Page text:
Full transcript of "Face the Nation," Nov. 19, 2023

On this “Face the Nation” broadcast, moderated by Margaret Brennan: 

  • House Intelligence Committee chair Rep. Mike Turner, Republican of Ohio
  • Deputy National Security Adviser Jon Finer 
  • Dina Kawar, Jordanian Ambassador to the U.S.
  • Sen. Chris Van Hollen, Democrat of Maryland 
  • Reps. Mike Gallagher, Republican of Wisconsin, and Raja Krishnamoorthi, Democrat of Illinois

Click here to browse full transcripts of “Fac the Nation.”    

MARGARET BRENNAN: I’m Margaret Brennan in Washington.

And this week on Face the Nation: From the Middle East to the Pacific rim, America’s influence is being tested around the world. The deadly conflict between Israel and Hamas has entered week seven, with no clear end in sight, as Israeli forces intensify efforts to eliminate Hamas in Gaza.

Caught in the crossfire, Palestinian civilians and a society on the brink of collapse. Are we any closer to rescuing more than 200 hostages, some Americans, still held by Hamas?

We will check in with some key players from the Biden administration, Capitol Hill, and around the world.

Then: After President Biden’s long-anticipated face-to-face meeting with Chinese President Xi Jinping, what’s next for America’s relationship with its biggest rival? We will hear from the bipartisan leaders of Congress’ China Committee.

Finally, as tempers flare here in Washington…

(Begin VT)

REPRESENTATIVE MARKWAYNE MULLIN (R-Oklahoma): Well, stand your butt up then.

SEAN O’BRIEN (General President, Teamsters): You stand your butt up.

SENATOR BERNIE SANDERS (I-Vermont): Oh, hold it. No, hold – stop it.

(End VT)

MARGARET BRENNAN: … thoughts on the importance of restoring civility in our public discourse.

It’s all just ahead on Face the Nation.

Good morning, and welcome to Face the Nation.

We begin with the deteriorating conditions in Gaza and new warnings by the United Nations that disease is a growing concern, as civilians shelter in crowded spaces with scarce food and water.

Meanwhile, it appears a deal with Hamas to release some hostages in exchange for Israel allowing in some aid to Gaza is taking shape. Qatar’s prime minister, who is involved with mediating the talks, said today that an agreement is within reach.

Imtiaz Tyab is in Jerusalem with the latest.

(Begin VT)


IMTIAZ TYAB (voice-over): They walked for days from Tel Aviv to Jerusalem in their thousands to demand the hostages being held in Gaza be released…

PROTESTERS: Free them all now!

IMTIAZ TYAB: … and to vent their fury at Prime Minister Benjamin Netanyahu’s failure to meet regularly with the families of captives.

PROTESTER: Our government isn’t talking to them, doesn’t – isn’t telling them what’s going on, what’s on the – what’s on the table, what are the offers, what are the reasons for and against, nothing. Nobody’s talking to them.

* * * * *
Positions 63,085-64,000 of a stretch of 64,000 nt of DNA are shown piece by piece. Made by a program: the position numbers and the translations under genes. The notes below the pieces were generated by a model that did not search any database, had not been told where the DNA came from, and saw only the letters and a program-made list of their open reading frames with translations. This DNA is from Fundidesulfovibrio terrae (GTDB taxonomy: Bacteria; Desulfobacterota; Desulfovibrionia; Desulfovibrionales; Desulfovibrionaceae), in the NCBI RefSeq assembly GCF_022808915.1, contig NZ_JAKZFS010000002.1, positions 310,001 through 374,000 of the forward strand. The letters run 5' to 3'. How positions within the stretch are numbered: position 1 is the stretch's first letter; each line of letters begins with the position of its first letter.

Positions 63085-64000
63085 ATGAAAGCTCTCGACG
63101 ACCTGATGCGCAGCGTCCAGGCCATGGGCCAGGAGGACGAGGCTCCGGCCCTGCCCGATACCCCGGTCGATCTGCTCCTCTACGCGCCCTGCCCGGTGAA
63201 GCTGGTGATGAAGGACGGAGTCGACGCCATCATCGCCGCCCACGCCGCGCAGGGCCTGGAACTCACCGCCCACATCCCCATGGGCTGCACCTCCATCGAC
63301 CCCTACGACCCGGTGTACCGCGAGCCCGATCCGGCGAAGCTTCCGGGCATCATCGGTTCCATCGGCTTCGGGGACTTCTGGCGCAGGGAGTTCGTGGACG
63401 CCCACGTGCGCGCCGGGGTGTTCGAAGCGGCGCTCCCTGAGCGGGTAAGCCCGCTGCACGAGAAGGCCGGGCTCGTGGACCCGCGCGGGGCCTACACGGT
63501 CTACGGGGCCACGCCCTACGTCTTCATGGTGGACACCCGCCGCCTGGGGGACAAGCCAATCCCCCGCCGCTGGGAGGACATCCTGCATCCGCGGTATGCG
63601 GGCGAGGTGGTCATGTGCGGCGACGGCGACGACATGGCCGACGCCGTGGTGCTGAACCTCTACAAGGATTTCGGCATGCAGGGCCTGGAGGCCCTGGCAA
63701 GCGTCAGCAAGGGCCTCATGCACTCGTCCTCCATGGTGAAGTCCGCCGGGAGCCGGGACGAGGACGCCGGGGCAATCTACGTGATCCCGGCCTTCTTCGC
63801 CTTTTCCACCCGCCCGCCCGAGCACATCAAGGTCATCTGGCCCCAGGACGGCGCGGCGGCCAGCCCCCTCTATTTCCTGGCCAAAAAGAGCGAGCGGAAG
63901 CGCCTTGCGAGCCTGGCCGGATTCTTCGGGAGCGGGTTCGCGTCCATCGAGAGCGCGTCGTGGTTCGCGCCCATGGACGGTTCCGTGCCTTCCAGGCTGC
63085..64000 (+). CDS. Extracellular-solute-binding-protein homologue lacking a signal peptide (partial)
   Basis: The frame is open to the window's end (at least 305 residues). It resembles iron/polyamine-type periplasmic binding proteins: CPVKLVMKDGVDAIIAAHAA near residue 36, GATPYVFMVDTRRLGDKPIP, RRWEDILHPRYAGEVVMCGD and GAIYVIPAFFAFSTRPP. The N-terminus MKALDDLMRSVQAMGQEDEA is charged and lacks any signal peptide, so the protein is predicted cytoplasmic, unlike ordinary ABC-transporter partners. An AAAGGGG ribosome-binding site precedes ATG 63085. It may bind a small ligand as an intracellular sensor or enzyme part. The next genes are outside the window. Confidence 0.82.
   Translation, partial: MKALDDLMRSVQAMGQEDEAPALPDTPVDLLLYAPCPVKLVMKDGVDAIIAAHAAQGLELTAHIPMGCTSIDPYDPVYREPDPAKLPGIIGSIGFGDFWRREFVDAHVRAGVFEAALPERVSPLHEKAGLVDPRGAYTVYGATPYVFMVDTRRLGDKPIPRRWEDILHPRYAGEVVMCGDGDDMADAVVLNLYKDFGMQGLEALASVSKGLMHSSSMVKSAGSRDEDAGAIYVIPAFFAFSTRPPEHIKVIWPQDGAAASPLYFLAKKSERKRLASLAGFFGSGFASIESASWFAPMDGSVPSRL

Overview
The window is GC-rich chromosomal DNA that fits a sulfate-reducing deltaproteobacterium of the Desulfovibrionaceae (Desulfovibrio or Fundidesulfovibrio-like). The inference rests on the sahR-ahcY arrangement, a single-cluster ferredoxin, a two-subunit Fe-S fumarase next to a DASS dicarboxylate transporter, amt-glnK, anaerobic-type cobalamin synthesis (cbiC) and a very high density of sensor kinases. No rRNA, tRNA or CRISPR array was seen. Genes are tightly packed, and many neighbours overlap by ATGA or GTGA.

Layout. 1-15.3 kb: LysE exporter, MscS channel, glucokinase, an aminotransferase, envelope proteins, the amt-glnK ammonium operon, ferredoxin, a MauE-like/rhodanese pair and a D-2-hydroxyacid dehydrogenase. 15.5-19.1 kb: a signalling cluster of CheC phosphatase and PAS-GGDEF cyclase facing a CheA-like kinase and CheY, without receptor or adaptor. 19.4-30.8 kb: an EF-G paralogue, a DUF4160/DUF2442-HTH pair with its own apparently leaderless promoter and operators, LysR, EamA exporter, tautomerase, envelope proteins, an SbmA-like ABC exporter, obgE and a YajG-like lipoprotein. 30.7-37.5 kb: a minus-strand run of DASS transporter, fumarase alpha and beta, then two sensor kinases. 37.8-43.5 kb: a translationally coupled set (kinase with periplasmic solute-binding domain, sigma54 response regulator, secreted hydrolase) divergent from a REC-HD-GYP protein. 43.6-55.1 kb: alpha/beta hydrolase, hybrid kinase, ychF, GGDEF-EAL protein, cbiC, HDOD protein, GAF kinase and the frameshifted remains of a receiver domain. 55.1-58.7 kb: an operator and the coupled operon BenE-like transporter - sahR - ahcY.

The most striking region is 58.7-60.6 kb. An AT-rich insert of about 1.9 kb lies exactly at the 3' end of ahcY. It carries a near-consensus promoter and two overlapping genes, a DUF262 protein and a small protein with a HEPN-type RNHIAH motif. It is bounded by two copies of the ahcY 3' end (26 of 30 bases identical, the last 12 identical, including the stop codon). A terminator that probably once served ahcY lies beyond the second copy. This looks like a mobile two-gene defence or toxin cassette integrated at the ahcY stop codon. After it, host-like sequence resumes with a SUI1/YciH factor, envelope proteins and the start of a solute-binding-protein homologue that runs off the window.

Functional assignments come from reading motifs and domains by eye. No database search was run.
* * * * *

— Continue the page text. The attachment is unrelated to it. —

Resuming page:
IMTIAZ TYAB: Multiple parties, including the U.S., have been negotiating for the release of captives, potentially in exchange for a five-day pause in fighting and a major increase in humanitarian aid.

The negotiations remain ongoing as Israel appears to be expanding its offensive against Hamas from Northern Gaza to the south, where hundreds of thousands of Palestinians were told to flee for their safety. But nowhere, it seems, is safe. Massive Israeli airstrikes across Gaza over the past 24 hours have killed dozens of civilians.

Many of the victims are children, whose tiny bodies were wrapped in white cloth before being taken for burial, as loved ones try to make sense of the incomprehensible.

But it’s the Al Shifa Hospital in Gaza City which is being called a death zone. The World Health Organization were able to access it after Israeli forces took control of the main health center earlier this week and are working to evacuate the remaining medical staff and patients, including 32 babies in critical condition.

The Israeli military took us to the sprawling hospital complex on a late- night visit to show us what they say is evidence of a Hamas command center that was operating underground, which includes this apparent sand-filled tunnel opening and these weapons.

The existence of the apparent Hamas command center, which the U.S. has said it also has intelligence on, has been central to Israel’s justification for its assault on the hospital and beyond.

There’s been so much damage, so much devastation to this hospital because this hospital was described as a command center for Hamas. Did you find a command center?

MAN #1: Oh, yes, we found a few.


IMTIAZ TYAB: What does that mean, a few?

MAN #1: OK, I will talk about it. But what you see here is a fraction of the…

MAN #2: Equipment.

MAN #1: … equipment we found.

(End VT)

IMTIAZ TYAB: And since our visit, the Israeli military has made multiple statements about the so-far underwhelming evidence of the apparent Hamas command center at Al Shifa, saying we were only shown – quote – “preliminary findings” and that more details would be shared soon.

Hospitals, of course, have protected status under international law, Margaret, but Israel insists its assault on Gaza’s largest and most important medical facility falls within those boundaries.

MARGARET BRENNAN: Great reporting from Imtiaz Tyab in Jerusalem.

We go now to the Republican chair of the House Intelligence Committee Mike Turner.

Good to have you back with us, sir.

REPRESENTATIVE MIKE TURNER (R-Ohio): Thank you, Margaret.